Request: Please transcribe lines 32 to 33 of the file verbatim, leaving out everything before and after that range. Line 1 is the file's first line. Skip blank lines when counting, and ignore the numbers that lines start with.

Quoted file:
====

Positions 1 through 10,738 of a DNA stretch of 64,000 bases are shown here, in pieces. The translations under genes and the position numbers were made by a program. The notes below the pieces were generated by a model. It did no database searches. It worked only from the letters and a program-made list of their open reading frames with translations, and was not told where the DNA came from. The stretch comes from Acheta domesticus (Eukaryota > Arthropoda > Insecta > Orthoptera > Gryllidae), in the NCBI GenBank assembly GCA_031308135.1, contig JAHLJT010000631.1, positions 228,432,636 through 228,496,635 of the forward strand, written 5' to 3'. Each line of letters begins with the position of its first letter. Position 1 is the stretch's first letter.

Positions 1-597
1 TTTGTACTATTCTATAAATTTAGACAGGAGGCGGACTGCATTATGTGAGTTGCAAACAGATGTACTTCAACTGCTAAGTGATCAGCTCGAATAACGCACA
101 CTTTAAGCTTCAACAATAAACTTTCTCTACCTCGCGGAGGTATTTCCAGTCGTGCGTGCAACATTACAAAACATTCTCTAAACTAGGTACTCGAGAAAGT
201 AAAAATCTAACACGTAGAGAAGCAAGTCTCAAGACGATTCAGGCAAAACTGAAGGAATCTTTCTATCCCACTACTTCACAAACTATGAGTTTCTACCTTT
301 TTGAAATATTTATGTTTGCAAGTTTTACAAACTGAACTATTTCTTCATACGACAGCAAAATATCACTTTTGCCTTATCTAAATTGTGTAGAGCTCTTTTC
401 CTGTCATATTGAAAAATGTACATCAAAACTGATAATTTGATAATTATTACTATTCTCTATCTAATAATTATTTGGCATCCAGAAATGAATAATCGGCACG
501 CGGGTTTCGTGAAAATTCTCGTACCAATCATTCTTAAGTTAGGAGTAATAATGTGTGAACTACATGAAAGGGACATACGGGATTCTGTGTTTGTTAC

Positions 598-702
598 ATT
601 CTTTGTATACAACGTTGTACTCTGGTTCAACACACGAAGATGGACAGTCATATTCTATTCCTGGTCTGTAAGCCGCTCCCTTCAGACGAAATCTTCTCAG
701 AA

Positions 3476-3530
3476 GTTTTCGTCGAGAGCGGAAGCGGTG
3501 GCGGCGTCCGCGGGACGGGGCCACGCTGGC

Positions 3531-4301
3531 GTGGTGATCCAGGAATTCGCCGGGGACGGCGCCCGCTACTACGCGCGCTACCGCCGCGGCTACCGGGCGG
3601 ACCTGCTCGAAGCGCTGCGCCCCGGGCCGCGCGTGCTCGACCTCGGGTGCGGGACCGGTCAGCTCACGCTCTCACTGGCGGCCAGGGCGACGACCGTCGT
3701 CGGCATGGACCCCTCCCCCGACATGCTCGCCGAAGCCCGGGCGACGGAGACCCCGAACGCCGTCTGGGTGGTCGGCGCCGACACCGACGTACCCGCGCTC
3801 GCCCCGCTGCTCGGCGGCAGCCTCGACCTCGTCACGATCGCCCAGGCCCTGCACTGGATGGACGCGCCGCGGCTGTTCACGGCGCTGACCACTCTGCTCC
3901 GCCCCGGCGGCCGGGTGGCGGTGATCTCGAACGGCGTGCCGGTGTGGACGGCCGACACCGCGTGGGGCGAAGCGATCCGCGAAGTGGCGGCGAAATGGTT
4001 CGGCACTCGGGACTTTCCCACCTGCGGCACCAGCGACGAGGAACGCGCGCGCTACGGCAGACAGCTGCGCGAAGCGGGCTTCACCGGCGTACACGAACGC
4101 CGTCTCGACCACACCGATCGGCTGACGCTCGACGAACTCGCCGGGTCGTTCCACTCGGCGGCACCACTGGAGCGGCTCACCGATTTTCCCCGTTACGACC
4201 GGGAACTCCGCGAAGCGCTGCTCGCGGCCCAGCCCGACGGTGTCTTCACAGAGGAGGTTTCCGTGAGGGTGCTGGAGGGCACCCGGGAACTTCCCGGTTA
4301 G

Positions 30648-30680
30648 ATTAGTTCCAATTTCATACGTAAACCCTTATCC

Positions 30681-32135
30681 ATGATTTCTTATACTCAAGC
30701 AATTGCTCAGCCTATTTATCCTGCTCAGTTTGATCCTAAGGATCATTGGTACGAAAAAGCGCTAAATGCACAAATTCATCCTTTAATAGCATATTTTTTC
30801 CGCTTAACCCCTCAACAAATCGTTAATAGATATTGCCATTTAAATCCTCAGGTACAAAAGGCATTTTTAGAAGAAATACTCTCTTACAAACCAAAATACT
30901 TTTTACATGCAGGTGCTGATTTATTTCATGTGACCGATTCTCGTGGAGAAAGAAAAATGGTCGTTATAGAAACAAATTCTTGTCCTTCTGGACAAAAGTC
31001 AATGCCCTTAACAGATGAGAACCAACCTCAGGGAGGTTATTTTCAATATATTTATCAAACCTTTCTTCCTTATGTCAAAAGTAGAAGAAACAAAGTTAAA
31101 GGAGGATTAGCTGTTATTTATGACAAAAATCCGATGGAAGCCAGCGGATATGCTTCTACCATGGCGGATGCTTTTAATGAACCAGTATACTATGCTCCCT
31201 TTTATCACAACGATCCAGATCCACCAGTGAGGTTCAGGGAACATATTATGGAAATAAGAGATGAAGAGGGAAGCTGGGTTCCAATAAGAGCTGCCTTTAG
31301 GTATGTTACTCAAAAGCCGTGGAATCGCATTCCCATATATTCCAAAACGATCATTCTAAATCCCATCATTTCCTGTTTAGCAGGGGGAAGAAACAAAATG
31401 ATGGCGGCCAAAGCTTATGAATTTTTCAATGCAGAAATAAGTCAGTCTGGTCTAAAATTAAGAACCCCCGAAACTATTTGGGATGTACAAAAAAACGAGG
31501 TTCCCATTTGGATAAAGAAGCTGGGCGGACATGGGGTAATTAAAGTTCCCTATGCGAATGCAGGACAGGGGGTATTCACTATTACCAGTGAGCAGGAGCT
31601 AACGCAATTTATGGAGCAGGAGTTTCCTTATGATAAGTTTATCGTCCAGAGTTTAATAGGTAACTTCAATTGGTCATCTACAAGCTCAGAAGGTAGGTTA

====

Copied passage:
30901 TTTTACATGCAGGTGCTGATTTATTTCATGTGACCGATTCTCGTGGAGAAAGAAAAATGGTCGTTATAGAAACAAATTCTTGTCCTTCTGGACAAAAGTC
31001 AATGCCCTTAACAGATGAGAACCAACCTCAGGGAGGTTATTTTCAATATATTTATCAAACCTTTCTTCCTTATGTCAAAAGTAGAAGAAACAAAGTTAAA